Preparing to ascend Mount Everest, 1976. Photography courtesy of Arlene Blum.
Ascending Mount Everest, 1976. Photography courtesy of Arlene Blum.
Teammate Chris Chandler on his summit climb, 1976. Photography courtesy of Arlene Blum.
Camp IV tents pitched at 24,500 feet, 1976. Photography courtesy of Arlene Blum.
At 18,000 feet, 1976. Photography courtesy of Arlene Blum.
Annapurna I, 1978. Photography courtesy of Arlene Blum.

Breaking Trail

by Arlene Blum

Biophysical chemist Arlene Blum PhD is founder and executive director of the Green Science Policy Institute, an environmental science organization that works with governments, businesses, and nonprofits to reduce the use of toxic chemicals. One of the first environmental health scientists to focus her efforts on reducing harm from PFAS, a class of thousands of chemicals found in a wide variety of industrial and consumer products, Blum is also an accomplished high-altitude mountaineer. In 1970, at age twenty-five, she co-led the first women’s team to climb Alaska’s highest peak, Denali. Eight years later she led the first American—and all-women’s—ascent of Annapurna I in Nepal, considered one of the world’s most dangerous and difficult mountains. Here Blum gives an account of her 1976 attempt at Mount Everest.

By late September, the highest camps were stocked with food and oxygen and the weather was perfect. The time had come for Phil to decide which climbers would be on the summit teams. Although all of us, climbers and Sherpas alike, had worked hard, there was only enough food and oxygen in the High Camps for one or possibly two teams to try for the top. Much of the reward, personal and public, would go to them. Not surprisingly, almost everyone was politicking to be a member of the first summit team.

Phil chose Gerry, whose lifetime dream was to climb Everest; Chris, our climbing doctor; and the Sherpa climber Ang Phurba. The second team was Rick, Hans, and Frank. Bob and I, the slowest climbers, knew we were not under serious consideration. I accepted this, but knowing summit teams can change at the last minute, still cherished a slim hope of getting my chance to try for the top. Indeed, it was up to me if a woman were going to climb Everest on this trip. Barb had lost much of her acclimatization when a severe toothache forced her back to Katmandu for treatment. After her return, she climbed to Camp II and then generously volunteered to go back down and manage Base Camp as her contribution to the summit attempts.

As Gerry, Chris, and Ang Phurba were preparing to leave, a mail runner arrived from Katmandu with my absentee ballot for the 1976 presidential election. I cast my vote for Jimmy Carter from 21,000 feet. I also received the galley proofs of a lead article for Science magazine that Bruce Ames and I had completed just before my departure. Our paper detailed the dangers of flame-retardant additives in sleepwear and suggested alternatives. Scientific articles traditionally present results without prescription for social action, so I was pleased to see that the subtitle we had given our article had been left in: “The main flame retardant in children’s pajamas is a mutagen and should not be used.”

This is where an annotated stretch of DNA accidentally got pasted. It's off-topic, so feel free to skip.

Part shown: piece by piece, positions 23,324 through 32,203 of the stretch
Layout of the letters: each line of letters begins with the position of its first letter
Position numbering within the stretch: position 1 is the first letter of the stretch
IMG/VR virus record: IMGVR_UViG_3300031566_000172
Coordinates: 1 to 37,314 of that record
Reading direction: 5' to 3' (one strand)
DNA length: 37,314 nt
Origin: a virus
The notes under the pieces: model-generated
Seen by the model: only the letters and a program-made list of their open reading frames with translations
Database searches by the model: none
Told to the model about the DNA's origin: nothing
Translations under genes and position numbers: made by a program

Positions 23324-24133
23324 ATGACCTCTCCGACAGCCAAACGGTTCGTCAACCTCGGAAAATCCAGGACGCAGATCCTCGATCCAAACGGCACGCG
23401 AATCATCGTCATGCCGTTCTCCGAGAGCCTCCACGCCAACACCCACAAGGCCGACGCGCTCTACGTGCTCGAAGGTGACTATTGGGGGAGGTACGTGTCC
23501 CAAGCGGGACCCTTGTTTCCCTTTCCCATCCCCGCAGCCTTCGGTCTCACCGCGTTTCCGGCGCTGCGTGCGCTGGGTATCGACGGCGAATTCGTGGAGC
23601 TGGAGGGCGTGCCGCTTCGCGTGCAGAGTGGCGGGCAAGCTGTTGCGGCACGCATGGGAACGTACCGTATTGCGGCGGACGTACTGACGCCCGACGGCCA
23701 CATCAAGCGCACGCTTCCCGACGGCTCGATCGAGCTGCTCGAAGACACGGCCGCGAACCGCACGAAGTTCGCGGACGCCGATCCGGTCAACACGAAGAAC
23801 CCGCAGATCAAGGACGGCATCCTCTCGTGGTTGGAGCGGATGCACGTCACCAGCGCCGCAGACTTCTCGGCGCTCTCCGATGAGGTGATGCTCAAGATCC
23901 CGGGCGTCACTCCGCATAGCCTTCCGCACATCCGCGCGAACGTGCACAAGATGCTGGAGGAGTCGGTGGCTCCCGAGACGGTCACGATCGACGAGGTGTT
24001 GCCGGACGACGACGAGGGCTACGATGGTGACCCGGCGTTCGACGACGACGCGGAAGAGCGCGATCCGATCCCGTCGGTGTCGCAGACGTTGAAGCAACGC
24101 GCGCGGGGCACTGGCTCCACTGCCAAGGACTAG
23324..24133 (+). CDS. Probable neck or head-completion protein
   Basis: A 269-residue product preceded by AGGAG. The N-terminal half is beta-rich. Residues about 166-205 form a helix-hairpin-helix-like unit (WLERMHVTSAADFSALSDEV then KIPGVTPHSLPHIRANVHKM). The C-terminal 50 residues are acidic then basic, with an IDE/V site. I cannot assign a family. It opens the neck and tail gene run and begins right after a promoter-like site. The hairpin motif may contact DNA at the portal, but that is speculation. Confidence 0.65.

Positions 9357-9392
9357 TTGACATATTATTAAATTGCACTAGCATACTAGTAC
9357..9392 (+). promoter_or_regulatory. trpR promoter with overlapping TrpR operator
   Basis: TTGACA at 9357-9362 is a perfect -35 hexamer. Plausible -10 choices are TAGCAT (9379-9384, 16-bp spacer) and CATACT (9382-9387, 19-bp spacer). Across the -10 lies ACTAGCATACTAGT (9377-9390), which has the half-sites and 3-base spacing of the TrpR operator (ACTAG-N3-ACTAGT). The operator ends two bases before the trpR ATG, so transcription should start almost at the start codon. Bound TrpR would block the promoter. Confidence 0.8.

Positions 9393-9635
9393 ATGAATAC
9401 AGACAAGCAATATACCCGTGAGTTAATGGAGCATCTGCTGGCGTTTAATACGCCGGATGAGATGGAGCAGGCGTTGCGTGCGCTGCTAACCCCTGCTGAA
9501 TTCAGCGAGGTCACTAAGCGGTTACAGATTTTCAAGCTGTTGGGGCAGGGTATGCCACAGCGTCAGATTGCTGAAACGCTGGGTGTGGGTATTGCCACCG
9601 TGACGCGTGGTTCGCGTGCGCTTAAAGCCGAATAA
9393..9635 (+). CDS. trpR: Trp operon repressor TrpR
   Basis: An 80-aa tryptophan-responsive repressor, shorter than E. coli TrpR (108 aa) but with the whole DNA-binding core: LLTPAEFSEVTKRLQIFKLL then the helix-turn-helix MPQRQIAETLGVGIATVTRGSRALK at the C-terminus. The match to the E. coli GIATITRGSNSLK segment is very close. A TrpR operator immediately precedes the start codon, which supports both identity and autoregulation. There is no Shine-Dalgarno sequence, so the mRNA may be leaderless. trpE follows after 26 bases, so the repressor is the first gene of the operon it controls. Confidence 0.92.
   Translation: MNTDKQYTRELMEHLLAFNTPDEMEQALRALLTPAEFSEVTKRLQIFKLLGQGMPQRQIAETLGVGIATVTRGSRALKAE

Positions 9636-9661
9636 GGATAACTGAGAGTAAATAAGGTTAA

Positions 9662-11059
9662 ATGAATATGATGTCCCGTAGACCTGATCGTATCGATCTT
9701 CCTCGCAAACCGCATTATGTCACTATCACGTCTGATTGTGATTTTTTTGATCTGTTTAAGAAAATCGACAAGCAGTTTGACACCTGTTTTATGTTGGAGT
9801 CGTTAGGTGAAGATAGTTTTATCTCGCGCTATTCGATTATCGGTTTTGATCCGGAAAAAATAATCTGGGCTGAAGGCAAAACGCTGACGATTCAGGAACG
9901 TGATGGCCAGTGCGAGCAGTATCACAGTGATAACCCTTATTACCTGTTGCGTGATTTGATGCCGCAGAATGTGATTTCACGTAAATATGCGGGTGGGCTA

Working on the paper gave my spirits a much-needed lift. Although I’d not been included in a summit team, I hoped to carry a load up to Camp V, the South Col, at 26,200 feet. From there, at just 8,000 meters, I could fulfill my dream of looking across to the high arid mountains and brown hills of Tibet. The South Col would be my personal summit.

Feeling strong and healthy, I offered to carry a load up to Camp V. At first Phil thought this was a good idea, but then he changed his mind, worrying that if I had a problem during the carry, it would jeopardize the summit attempt. I was disappointed, and wondered if the decision would have been the same if I were a man. The crevasse between the team and me grew wider.

Phil did agree that Joe and I could carry loads up to Camp IV at 24,500 feet. The next day we moved steadily upward, higher than I’d ever been. I entered a place of brilliant white and deep blue, a stark world dotted with the gaudy specks of orange, purple, and green of our climbing team. The higher we went, the more spectacular and unearthly the views became.

As we approached Camp IV, I was in a meditative state and found myself thinking about my grandfather. I wished he—the person in my family who most encouraged me to aim high, and not let my being a woman interfere with doing what I wanted—could see his granddaughter heading toward the top of the world. I didn’t think I would have gotten to Everest without his belief in me.

Finally we were at Camp IV, three small tents pitched on platforms chopped into the ice clinging to the steep Lhotse face. I wanted to go higher, but this was the point at which the summit team needed oxygen to aid their sleep at night, and all the oxygen at the camp was for their use. Joe and I would have to head back down to Camp II.

But first I needed to say my farewell to the high slopes of Everest, and to my hopes of reaching the top. Alone, I headed up a few hundred feet above Camp IV and looked longingly up at the South Col, a mere 1,555 feet above me, outlined against the navy blue sky. I could visualize myself at the Col, looking down on the brown hills of Tibet, but I knew it was not to be. I consoled myself with the thought that 24,700 feet was an altitude record for me. For these brief moments, this beauteous place was my private domain. But soon, whether or not any of us made the summit, we would all leave. The wind would scour away our footprints, the snow would fall, and there would be no trace of our ever having been to Mount Everest.

From Breaking Trail: A Climbing Life by Arlene Blum, published by Scribner (2005).